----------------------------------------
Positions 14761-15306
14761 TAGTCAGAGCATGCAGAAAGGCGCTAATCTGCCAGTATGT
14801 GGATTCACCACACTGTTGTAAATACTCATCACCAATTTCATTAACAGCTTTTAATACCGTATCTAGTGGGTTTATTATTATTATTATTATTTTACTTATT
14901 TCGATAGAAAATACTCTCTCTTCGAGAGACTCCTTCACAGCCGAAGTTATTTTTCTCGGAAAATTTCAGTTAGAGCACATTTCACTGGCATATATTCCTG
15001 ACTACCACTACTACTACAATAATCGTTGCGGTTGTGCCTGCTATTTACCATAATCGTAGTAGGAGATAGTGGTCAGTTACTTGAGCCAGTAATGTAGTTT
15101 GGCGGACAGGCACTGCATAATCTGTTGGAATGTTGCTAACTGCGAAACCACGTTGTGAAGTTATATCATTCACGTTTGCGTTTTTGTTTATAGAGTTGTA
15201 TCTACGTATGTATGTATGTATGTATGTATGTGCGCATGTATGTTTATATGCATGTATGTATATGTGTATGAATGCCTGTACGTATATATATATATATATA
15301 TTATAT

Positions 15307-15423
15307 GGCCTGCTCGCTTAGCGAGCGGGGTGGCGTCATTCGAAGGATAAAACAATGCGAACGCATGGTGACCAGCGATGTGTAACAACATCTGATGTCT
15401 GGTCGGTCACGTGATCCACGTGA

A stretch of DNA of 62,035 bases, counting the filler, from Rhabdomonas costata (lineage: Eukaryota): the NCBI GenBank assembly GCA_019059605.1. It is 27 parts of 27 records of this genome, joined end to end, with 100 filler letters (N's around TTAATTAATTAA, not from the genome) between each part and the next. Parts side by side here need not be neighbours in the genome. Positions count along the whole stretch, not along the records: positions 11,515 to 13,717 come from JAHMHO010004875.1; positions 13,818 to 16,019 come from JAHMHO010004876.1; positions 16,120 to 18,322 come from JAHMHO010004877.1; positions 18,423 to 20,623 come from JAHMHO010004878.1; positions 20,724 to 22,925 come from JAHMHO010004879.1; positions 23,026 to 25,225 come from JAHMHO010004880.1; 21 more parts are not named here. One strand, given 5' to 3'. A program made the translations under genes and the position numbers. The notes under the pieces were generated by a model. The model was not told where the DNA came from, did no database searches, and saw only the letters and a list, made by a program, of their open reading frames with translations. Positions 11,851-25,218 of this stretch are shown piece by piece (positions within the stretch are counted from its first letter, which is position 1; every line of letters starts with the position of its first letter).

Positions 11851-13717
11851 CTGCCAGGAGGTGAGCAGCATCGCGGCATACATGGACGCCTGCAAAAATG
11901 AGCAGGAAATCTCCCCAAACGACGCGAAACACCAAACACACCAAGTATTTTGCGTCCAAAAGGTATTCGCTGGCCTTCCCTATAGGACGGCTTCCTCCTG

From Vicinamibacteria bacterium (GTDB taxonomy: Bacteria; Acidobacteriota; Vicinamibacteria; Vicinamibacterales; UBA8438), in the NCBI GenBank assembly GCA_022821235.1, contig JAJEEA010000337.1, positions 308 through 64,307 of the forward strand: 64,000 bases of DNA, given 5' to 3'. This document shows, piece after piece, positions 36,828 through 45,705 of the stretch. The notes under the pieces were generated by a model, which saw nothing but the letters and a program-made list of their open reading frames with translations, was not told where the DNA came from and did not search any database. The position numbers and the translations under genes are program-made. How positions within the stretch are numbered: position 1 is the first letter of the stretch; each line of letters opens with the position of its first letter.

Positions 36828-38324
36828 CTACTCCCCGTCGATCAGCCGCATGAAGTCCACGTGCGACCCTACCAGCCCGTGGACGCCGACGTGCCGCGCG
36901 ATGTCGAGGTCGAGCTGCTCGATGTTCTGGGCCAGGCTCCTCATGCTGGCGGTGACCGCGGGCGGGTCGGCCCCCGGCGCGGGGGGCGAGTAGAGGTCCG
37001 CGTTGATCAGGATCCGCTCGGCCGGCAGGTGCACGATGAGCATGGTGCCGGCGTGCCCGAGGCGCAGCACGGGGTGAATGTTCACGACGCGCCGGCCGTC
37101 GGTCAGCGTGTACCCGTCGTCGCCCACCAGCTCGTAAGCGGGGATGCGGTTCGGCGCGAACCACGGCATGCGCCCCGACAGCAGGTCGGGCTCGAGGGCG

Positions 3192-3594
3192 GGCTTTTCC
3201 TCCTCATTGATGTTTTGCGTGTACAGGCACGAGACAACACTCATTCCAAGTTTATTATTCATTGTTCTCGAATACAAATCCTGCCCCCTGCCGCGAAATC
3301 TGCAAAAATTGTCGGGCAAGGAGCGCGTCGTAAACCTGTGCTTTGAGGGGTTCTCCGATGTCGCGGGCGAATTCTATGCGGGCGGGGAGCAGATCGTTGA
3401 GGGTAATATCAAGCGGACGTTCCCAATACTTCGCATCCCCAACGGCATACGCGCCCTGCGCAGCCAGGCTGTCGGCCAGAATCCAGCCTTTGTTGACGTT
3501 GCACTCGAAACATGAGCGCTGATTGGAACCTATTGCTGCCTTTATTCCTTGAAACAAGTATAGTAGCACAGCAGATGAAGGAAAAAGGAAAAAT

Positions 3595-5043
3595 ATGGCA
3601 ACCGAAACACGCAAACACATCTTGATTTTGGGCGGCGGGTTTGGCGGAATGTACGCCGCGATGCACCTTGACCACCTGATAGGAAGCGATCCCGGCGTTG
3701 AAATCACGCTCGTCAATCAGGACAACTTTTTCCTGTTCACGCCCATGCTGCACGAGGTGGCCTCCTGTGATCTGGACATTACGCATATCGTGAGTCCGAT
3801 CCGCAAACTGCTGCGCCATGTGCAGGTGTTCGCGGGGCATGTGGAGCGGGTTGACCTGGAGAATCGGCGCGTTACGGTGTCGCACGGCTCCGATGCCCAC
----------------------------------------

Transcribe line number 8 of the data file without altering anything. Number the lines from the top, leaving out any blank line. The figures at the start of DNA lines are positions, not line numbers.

15301 TTATAT